Direction : Pritesh Sodha
Writer : Sejal Ponda
Cast : Paresh Vora, Shivang Thakkar & Dr. Hemlata Shingala

MANCHHA Play Review

Pratik Kothari

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After having given the Gujarati stage plays like KORAT and PRAMEY, Utopia Communications comes up with MANCCHA. The play recently premiered at the NCPA Centrestage festival 2013.

The narrative of MANCHHA adopts the 'play within a play' format and combines it with elements of horror to make it an intriguing watch. The story is told from the point of view of a young lawyer who once happens to visit a late client's haunted haveli in Lakhpat - a small village on the outskirts of Bhuj in Gujarat.


While the last rites of his client are being performed he sees an ugly lady 'Manchha' dressed in black who is supposed to be the evil spirit. The spirit continues to haunt him while the time he is in the haveli. Though there are warnings about the spirit the villagers are otherwise very tight lipped about the bad omen. Samrat Bhatt, the lawyer, wants to take the story to an audience but it is traumatising for him to tell it. So he engages Jackie, a director, to role play him while he enacts the other characters he encountered in his journey. These aspects add to the thrill. Sejal Ponda's writing is deft.

The play is complex yet minimalist in terms of its execution with only 3 actors enacting different parts. Also many things on the set are left to the actor's conviction and audiences' sense of imagination. Director Pritesh Sodha plays ace by setting the tone right at the start when Jackie explains Samrat Bhatt that the audiences are smart and you can make them imagine the things that are not on stage. The sound design (by Ojas Bhatt and Rishit Jhaveri) and the light design (by Digambar Acharya) have a significant role to play. The use of amber and blue tones helps the play immensely.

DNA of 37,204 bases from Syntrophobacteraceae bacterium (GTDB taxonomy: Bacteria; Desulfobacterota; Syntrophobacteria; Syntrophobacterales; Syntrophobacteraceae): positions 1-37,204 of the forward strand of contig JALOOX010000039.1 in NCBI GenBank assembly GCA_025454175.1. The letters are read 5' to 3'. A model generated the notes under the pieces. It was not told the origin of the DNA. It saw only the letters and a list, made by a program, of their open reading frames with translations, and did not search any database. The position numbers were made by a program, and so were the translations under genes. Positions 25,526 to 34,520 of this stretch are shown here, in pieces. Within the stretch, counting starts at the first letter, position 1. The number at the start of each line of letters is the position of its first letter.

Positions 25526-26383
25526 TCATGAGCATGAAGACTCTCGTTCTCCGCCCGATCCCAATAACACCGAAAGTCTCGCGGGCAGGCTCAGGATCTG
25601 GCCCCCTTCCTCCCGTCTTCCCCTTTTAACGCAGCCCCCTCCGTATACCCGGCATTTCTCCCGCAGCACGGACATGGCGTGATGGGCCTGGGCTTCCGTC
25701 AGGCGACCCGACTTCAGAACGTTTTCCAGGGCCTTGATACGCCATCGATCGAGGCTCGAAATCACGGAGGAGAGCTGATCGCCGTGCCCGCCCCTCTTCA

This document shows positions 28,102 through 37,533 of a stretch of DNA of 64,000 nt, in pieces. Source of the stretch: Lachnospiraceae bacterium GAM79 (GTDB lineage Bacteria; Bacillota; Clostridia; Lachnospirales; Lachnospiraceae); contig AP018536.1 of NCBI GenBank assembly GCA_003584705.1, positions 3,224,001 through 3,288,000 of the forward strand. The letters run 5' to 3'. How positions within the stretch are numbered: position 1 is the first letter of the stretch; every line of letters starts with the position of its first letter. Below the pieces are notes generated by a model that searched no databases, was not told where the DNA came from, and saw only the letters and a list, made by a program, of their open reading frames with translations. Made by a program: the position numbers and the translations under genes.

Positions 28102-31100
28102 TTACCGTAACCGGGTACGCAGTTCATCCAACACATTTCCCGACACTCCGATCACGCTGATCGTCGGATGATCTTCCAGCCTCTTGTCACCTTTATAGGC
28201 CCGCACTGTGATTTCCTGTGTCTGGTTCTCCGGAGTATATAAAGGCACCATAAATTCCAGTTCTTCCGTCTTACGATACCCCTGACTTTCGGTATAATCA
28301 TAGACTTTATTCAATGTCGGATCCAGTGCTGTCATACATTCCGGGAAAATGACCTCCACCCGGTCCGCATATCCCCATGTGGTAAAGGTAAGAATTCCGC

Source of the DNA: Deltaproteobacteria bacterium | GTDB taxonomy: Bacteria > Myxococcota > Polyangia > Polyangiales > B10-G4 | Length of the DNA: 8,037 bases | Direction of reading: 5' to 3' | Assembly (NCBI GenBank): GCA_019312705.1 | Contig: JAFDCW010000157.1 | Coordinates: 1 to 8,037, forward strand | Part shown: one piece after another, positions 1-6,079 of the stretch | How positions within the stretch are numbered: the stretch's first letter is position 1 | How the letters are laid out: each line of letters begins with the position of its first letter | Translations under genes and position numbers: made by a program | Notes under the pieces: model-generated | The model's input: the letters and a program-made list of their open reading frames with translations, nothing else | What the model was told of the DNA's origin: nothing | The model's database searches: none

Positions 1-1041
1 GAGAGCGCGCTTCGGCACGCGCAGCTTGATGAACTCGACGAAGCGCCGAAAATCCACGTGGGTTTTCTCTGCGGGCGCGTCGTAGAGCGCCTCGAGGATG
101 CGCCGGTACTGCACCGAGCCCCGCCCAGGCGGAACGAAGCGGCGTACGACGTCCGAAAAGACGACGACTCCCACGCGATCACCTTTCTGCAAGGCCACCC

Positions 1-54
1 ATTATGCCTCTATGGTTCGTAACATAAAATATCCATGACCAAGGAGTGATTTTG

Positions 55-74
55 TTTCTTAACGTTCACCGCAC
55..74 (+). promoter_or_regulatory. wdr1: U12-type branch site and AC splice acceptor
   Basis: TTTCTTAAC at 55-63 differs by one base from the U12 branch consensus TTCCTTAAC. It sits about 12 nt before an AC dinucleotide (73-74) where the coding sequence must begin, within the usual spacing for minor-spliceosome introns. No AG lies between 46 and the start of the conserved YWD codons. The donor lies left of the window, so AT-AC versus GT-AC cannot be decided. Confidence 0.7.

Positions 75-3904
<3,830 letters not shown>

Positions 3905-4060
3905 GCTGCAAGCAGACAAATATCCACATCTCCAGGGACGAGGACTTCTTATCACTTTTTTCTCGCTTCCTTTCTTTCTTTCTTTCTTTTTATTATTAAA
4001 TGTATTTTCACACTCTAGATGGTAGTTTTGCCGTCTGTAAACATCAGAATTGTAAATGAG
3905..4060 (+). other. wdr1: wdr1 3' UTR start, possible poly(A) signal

The play is shouldered mostly by two actors, Shivang Thakkar (Samrat Bhatt; he also plays a multitude of characters) and Paresh Vora (Jackie - the director who enacts Samrat Bhatt). Both the actors are full of energy and have striking presences. Shivang Thakkar faces the challenge of bringing alive a lot of characters and the actor does it successfully with his body language. When an actor is committing to a geography or an object, that imaginary space should be respected. This has been frequently neglected on our stage. Also, on the average, Gujarati theatre when it uses English suffers from poor pronunciation of the English words. It is high time that these aspects are taken care of. The play somewhat suffers in these quarters too. Dr Hemlata Shingala as 'Manchha' doesn't have much to do. But the build up is such that she terrifies the audiences by her mere presence. On the whole the play is quite a watch with its ability to thrill and surprise.

*Pratik Kothari has a Diploma in Acting from Barry John's acting studio. He has worked with theatre groups like Manoj Shah's Ideas Unlimited and Salim Arif's Essay Communications. He has also acted in films and is currently assistant director on Shyam Benegal's TV Series 'Samvidhan'.

Please click here for the preview of the play

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